To prescribe optimal pre-travel advice, preventive measures, and education, travel health providers must be aware of the absolute and relative magnitude of the many travel-related health risks. Such knowledge allows travel health care providers to perform an epidemiologic and traveler-specific risk assessment so that these measures can be appropriately prioritized for each traveler. Travel-related health problems are self-reported by 22%–64% of travelers to the developing world; most of these problems are mild, self-limited illnesses such as diarrhea, respiratory infections, and skin disorders. Approximately 8% of the more than 50 million travelers to developing regions, or 4 million people, are ill enough to seek health care, either while abroad or upon returning home.
LIMITATIONS OF CURRENT EPIDEMIOLOGIC KNOWLEDGE
Knowledge of the precise risk for a specific disease in a specific location has proved elusive, despite several decades of interest and investigation. (For additional discussion, see the Perspectives: Risks Travelers Face section later in this chapter.) A reasonably exact estimate of the number of cases of a disease or infection in all travelers over a time period at a location is difficult to determine, as many will have returned to their home countries by the time the disease manifests symptoms. Similarly difficult to obtain is an exact denominator reflecting the total number of travelers to that location. An accurate numerator must be divided by an accurate denominator to calculate a true incidence rate or risk. Even this standard population-based approach assumes that past experience predicts future risk. In addition, disease risks are not stable over time, and current or realtime data are rarely available. Much of the frequently quoted numerical data regarding the incidence of infection in travelers are based on extrapolations of limited data, collected in limited samples of travelers anywhere from a few to more than 20 years ago. This knowledge base includes morbidity studies of various methodologic designs, each with its own set of strengths and weaknesses. These studies have mostly examined a few key individual diseases in all travelers regardless of destination, profiles of disease occurrence at a few specific high-risk destinations, and disease occurrence in certain types of travelers with certain behaviors. Many have been single-clinic or single-destination studies that can lead to conclusions that are not generalizable to groups of travelers with different local, national, or cultural backgrounds.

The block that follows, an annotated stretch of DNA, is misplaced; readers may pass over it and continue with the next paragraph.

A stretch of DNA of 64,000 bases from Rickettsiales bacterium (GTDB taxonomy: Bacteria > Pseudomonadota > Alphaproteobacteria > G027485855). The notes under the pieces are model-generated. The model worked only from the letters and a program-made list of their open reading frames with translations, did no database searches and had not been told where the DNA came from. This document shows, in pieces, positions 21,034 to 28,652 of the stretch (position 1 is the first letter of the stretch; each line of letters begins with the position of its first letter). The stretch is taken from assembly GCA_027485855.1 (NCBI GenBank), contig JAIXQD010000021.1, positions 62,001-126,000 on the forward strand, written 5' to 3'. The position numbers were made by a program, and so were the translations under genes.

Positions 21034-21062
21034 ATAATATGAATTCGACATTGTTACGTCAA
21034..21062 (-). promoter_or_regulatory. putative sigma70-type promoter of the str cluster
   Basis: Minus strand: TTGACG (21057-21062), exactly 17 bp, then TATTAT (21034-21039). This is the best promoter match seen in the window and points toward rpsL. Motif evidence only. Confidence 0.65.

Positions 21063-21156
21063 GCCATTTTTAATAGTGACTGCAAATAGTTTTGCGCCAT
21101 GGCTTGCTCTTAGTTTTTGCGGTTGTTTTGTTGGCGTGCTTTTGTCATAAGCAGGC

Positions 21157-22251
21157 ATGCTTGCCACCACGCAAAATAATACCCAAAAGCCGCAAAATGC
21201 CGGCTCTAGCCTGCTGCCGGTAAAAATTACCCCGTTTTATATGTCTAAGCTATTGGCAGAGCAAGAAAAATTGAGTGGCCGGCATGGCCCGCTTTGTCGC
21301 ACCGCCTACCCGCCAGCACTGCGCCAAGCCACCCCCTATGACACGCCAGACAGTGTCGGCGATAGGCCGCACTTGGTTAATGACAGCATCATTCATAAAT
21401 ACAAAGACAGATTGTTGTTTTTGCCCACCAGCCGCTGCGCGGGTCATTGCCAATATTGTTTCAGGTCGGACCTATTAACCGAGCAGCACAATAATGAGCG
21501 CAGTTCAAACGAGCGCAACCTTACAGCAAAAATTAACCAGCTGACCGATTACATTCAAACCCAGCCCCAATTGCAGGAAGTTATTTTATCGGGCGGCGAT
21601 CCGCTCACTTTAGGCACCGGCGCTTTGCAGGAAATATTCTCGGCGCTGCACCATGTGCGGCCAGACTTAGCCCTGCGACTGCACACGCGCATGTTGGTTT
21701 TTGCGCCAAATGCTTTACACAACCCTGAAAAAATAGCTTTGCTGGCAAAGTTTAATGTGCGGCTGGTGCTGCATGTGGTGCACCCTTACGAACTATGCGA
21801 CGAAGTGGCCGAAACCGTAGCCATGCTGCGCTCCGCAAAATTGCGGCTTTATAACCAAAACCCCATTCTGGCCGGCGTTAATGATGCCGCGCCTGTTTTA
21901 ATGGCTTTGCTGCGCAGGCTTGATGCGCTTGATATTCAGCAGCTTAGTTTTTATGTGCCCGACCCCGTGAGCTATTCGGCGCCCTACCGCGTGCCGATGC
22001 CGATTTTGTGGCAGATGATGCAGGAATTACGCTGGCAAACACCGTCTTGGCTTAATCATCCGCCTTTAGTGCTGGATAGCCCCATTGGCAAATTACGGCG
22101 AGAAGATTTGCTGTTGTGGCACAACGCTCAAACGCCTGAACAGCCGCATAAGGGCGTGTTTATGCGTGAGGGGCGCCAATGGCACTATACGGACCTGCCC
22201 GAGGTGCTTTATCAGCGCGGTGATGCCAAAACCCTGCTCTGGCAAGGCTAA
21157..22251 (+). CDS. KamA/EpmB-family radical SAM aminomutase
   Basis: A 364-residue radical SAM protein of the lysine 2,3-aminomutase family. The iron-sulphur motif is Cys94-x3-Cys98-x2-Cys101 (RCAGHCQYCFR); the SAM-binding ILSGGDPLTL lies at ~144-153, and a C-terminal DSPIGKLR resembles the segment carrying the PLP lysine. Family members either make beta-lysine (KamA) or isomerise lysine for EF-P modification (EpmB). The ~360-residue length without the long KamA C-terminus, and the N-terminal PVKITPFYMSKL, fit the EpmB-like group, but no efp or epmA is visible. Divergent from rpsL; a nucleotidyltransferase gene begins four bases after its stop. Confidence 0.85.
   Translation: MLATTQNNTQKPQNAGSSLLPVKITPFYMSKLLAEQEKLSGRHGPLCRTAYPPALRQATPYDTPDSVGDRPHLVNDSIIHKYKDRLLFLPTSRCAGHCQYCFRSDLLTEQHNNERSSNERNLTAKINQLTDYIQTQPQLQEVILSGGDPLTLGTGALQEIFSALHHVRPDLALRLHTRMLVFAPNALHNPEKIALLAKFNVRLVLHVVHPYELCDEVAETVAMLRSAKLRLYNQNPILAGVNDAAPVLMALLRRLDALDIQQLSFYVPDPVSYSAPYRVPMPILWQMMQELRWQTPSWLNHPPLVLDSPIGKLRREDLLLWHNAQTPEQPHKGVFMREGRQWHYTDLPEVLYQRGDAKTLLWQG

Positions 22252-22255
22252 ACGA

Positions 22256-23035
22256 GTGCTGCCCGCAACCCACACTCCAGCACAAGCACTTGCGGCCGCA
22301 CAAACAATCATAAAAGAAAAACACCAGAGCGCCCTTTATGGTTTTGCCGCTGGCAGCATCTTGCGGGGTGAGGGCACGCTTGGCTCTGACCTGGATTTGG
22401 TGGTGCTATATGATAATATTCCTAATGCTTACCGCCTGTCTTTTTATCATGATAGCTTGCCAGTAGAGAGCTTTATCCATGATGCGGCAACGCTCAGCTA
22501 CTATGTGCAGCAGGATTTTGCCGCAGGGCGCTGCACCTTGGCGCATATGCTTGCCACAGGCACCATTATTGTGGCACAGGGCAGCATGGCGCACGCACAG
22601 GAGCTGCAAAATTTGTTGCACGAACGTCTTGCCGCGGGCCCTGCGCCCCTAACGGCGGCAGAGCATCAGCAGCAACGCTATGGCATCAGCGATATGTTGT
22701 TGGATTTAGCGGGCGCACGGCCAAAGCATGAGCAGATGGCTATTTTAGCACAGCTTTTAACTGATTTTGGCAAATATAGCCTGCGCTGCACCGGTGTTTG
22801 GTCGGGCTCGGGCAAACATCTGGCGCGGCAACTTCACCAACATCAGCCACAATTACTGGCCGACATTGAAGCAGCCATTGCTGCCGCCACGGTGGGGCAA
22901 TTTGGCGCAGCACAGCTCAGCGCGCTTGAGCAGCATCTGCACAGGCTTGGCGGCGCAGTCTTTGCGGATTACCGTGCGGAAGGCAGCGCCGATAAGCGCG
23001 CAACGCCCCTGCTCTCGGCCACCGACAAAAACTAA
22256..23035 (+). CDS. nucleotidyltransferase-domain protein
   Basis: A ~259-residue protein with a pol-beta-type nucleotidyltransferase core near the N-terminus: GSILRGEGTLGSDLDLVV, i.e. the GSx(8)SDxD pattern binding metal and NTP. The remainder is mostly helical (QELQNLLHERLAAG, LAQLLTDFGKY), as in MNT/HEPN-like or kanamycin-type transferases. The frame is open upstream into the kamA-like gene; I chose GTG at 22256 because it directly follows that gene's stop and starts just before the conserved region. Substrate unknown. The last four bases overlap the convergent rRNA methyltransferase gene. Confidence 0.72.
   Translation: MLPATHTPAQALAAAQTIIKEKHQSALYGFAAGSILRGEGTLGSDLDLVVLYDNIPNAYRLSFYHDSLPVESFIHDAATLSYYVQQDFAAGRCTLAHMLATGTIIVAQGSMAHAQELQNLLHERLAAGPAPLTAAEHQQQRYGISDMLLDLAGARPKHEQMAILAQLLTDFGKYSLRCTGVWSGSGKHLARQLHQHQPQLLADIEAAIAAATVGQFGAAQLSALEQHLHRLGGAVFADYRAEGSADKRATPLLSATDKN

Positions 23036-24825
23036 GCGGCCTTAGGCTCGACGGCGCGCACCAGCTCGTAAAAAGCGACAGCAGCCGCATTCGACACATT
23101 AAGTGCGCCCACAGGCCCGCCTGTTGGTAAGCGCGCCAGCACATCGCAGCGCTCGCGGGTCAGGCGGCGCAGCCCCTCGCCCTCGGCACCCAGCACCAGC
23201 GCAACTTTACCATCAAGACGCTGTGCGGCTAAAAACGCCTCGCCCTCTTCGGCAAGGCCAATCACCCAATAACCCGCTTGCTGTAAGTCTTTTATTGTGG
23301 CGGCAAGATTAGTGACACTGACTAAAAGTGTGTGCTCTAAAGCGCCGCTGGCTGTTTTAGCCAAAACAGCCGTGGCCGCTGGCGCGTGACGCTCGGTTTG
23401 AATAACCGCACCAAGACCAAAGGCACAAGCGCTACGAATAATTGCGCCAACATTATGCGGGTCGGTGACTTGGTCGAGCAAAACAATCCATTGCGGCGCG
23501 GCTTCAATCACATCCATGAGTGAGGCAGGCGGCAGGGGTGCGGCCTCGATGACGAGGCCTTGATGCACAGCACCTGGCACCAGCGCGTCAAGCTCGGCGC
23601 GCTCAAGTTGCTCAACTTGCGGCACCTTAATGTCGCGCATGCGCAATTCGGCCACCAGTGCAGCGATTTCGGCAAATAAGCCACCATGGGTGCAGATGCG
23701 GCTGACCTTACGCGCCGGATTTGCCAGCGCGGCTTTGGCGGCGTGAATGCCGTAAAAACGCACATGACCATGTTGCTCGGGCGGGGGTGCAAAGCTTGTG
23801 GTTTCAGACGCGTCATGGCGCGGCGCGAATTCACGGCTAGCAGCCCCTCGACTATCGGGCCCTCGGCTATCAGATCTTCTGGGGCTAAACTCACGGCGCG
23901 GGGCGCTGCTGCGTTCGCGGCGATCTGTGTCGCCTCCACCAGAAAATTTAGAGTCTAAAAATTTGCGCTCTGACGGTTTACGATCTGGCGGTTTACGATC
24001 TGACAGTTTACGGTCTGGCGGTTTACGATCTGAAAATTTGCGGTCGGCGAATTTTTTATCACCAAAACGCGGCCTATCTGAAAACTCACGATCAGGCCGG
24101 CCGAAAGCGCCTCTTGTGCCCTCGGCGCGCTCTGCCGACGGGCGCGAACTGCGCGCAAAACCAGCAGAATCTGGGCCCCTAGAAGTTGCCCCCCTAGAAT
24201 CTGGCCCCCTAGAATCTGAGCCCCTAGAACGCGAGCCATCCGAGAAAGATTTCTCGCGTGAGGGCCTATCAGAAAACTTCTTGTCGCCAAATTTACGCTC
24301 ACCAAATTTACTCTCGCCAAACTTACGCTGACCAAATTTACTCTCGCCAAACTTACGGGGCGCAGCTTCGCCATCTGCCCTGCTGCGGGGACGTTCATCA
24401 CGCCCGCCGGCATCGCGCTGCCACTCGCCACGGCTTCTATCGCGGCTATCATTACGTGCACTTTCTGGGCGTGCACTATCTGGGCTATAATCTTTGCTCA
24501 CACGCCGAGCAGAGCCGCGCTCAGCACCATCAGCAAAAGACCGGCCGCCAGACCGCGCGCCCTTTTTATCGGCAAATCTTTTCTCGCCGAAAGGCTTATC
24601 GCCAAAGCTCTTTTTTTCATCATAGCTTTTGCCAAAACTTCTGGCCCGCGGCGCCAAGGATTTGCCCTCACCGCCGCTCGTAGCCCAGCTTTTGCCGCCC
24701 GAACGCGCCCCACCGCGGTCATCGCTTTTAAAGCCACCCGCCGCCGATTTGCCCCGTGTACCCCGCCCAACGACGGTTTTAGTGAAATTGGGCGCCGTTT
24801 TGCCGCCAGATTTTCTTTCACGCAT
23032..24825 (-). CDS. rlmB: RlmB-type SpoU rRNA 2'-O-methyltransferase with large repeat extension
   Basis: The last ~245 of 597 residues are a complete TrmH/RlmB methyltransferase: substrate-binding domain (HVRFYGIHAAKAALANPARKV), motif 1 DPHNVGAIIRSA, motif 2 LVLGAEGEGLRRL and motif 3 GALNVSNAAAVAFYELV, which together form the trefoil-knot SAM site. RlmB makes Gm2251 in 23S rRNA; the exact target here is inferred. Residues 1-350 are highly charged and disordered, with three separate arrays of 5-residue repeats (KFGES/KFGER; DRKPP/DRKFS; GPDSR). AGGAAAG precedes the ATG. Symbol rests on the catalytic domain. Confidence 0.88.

INCIDENCE RATES AND ESTIMATES OF RISK
A compilation of best available incidence rate estimates, given the above limitations, is available and is frequently updated (Figure 1-01). With the notable exception of malaria, the major preventable travel-related diseases are associated with relatively low risks, ranging from 1 in 100 for influenza to less than 1 in 100,000 for several diseases that often concern travelers. Hepatitis A may be taken as an example of a prototypical vaccine-preventable disease, with an estimated overall uncorrected incidence of approximately 1 in 5,000 travelers to the developing world. Thus, the odds against acquiring hepatitis A on a single short trip are greatly in the traveler’s favor, as many travelers realize. Any considered vaccination should be presented in context as insurance against a relatively uncommon event, but one that may result in significant illness or consequences.
For diseases with poor or fatal outcomes, such as meningococcal meningitis, rabies, or Japanese encephalitis, the context of less tolerance of even small risks needs to be communicated to travelers to help them make informed decisions about all available interventions. The incidence rates in Figure 1-01 reflect aggregate data and studies, and do not consider variations in risk behaviors, destination, season, duration of travel, or general style of travel. For many diseases, research into increased or decreased risk according to these variables is still in its infancy because of difficulties in tracking outcomes at remote destinations.
Figure 1-01. Estimated incidence rate per month of infections and fatal accidents among travelers in developing countries, 2010
1Unpublished; used with permission of Robert Steffen, Zurich, Switzerland.
SURVEILLANCE NETWORKS AND TRACKING OF DISEASE PROFILES